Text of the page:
RUSSIAN BALLET ICONS GALA 2018
“Heaven for ballet fans…and array of amazing dancing…” – The London Reviewer
The Russian Ballet Icons Gala is an annual star-studded event in London. Organised by Ensemble Productions since 2006, it is now firmly established as one of the highlights of the international ballet calendar.
The 2018 Gala will once again be a fascinating display of Russian classical ballet repertoire with much-loved masterpieces including La Bayadère, Swan Lake, Don Quixote and Tchaikovsky’s Pas de deux. The evening will include contemporary contributions by John Neumeier, Roland Petit, Sir Kenneth MacMillan, Maurice Béjart, Jessica Lang and Wayne McGregor.
There will be London and world premieres including A Flashback by Mariinsky-based choreographer Ilya Zhivoi, Warrior of Light by the unique ballet family Maria Sasha Khan and Nadia Khan, and Julian and Nicholas McKay under the umbrella of the Theatrum Vitae cultural platform. Vladislav Lantratov and Maria Alexandrova become Rudolf Nureyev and Margot Fonteyn in a pas de deux from the Bolshoi’s Nureyev, the talk of the town in Russia’s contemporary dance scene. Stanislaw Wegrzyn, winner of the Prix de Lausanne 2017 and now apprenticed with the Royal Ballet, will also be taking part in the Gala.
The Gala's 2018 programme will be performed by
The Royal Ballet
Ballet Nacional de España
The Semperoper Dresden Ballett
Ballet de l’Opéra de Paris
Teatro di San Carlo
Teatro dell’Opera di Roma
Maria Sascha Khan
The Bolshoi Ballet in cinema season showcases some of ballet’s greatest works performed by the world’s finest dancers. Still left to play this season are The Lady of Camellias, The Flames of Paris, Giselle and Coppélia. To find your local cinema and buy tickets, visit http://www.bolshoiballetcinema.co.uk/
History of the Russian Ballet
By the early 19th century Russian ballet had morphed into a national school. ‘Flight performed by the soul’ is how Alexander Pushkin described Russian ballet, whilst speaking of contemporary ballerina A.I.Istomina in Eugene Onegin. Special privilege was extended to ballet among all other theatres. The authorities paid great attention to ballet’s development and provided it with governmental grants. The Bolshoi Theatre was opened in 1825. Both Moscow and St.Petersburg ballet troupes performed in well-equipped theatres. It was Russian ballet that was destined to revive the art worldwide, mainly due to a French ballet master Marius Petipa who was to enrich the dance and start the process of romanticisation.
By the early 20th century Russian ballet was famous on the world ballet stage. Ballet master Michail Fokin, with A.A. Gorsky, renewed repertoire and the form. They created a new type of spectacle, a one-act ballet driven by continuous action, where the subject matter unfolds in the unity of music, choreography and scenography (Chopeniana, Petrushka and Shekherezada). Their spectacles were decorated by L. S. Bakst, A. N. Benua, A. Y. Golovin and N. K. Roerich and K. A. Korovin. The sensational Sergey Diaghilev arranged the first tour of the Russian ballet to Paris in 1909 and started the legendary Russian Seasons with the Ballets russes which remains until today the most significant achievment in the history of Russian ballet. The Ballet Russes introduced mesmerising dancers such as Anna Pavlova, Mikhail Fokin, Leonid Myasin, B. F. Nijinskaya, Dj. Balanchin, B. G. Romanov and S. M. Lifar. They in turn created schools and troupes in many countries of Europe and America, thus influencing the whole of world ballet. Keeping to traditional Russian repertoire, those schools also assimilated influences from their host countries.After the Russian revolution ballet remained at the centre of nationwide art. In spite of the emigration of a number of leading figures, the school of Russian ballet survived and promoted new performers. A number of new important ballet companies were created in many Russian cities and a number of soon-to-be great dancers came on stage in those years. They included Maya Plisetskaya, R.S.Struchkova, V.T.Bovt and N.B. Fadeyechev. The turning point came in the late 1950s with the appearance of a new generation of choreographers. Among these were Leningrad ballet masters Y.N. Grigorovich and I.D.Belski, who based their ballets on musical and dance dramaturgy that conveyed meaning through dance. They revived forgotten genres such as the one-act ballet, satirical ballet, ballet symphony and choreographic miniature.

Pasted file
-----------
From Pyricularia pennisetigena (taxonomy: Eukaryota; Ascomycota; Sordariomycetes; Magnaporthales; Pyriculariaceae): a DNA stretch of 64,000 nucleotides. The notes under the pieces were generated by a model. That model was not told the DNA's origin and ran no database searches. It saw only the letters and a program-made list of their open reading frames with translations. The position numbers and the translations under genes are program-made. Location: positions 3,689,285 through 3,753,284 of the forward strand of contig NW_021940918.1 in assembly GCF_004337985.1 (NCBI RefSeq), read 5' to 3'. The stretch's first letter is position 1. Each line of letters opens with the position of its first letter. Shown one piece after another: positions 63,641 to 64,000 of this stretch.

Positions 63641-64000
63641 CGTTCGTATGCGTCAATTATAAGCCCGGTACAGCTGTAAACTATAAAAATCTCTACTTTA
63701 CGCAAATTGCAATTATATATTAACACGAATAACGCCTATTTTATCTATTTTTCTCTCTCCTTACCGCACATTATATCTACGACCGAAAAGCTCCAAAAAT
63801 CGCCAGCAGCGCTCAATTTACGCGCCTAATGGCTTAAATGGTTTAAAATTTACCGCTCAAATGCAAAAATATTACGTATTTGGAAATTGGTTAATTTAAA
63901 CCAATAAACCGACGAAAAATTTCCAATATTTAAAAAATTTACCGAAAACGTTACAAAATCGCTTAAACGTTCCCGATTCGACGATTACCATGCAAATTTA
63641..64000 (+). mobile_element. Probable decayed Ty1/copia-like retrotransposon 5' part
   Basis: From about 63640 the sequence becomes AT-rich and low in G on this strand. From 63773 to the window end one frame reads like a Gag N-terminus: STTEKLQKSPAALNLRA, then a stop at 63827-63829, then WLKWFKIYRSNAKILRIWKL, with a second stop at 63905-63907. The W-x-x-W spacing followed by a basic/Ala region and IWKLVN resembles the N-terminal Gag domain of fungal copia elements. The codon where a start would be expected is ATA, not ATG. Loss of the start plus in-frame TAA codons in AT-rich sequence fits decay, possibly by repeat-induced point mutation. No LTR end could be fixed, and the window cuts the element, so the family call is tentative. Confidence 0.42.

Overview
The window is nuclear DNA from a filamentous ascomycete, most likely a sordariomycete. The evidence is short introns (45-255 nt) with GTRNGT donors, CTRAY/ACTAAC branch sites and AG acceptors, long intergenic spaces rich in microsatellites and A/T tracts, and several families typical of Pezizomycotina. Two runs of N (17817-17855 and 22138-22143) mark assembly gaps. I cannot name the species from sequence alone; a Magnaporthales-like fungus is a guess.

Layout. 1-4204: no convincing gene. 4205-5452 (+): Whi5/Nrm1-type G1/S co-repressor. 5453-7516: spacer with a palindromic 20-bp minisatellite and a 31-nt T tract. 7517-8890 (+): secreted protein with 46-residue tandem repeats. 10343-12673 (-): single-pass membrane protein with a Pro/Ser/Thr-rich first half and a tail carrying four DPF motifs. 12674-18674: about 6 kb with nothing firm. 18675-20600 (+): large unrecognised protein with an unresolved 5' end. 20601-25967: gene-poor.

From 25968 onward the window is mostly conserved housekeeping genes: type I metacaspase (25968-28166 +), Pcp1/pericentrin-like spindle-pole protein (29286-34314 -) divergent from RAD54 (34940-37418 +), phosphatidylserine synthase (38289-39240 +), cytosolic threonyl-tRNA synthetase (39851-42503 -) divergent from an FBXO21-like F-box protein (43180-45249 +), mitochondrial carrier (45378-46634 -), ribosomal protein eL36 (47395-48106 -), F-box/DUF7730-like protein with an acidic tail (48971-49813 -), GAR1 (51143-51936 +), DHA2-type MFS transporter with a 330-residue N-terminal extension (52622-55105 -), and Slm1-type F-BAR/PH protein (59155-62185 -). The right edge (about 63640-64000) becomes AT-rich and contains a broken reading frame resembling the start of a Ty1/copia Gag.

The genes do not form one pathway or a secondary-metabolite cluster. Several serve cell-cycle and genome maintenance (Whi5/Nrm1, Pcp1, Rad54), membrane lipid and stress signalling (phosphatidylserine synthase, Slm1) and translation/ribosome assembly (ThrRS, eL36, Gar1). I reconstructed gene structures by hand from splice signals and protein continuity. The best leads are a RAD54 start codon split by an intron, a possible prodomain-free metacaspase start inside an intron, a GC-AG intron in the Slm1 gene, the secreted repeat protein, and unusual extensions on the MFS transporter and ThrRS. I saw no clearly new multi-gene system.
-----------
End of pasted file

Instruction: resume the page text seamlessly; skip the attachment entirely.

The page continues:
The 1980s saw saw Russian companies touring abroad with increasing success. Dancers and ballet masters started working abroad, staging spectacles and even heading ballet troupes in Europe and America; these world-renowned artists included Nureyev, Makarova, Baryshnikov, Grigorovich, Vinogradov, Plisetskaya and Vasilyev. Russian ballet dancers today occupy principal positions in many foreign ballet troupes, whilst maintaining the best traditions of Russian ballet.
Russian ballet has exerted an important influence on British ballet. Both Ninette de Valois, founder of the Royal Ballet, and Alicia Markova, founder of English National Ballet, danced with Diaghilev’s Ballet Russes. Diaghilev’s dancers Anton Dolin and Tamara Karsavina were engaged by the Royal Ballet to bring Russian ballet traditions into the Royal Ballet School. British Prima Ballerina Assoluta Dame Margo Fonteyn found her ideal partner in Russian star Rudolf Nureyev, who himself was a guest principal of the Royal Ballet for a number of years. The Russian classical ballet repertoire is extensively performed by both leading British companies.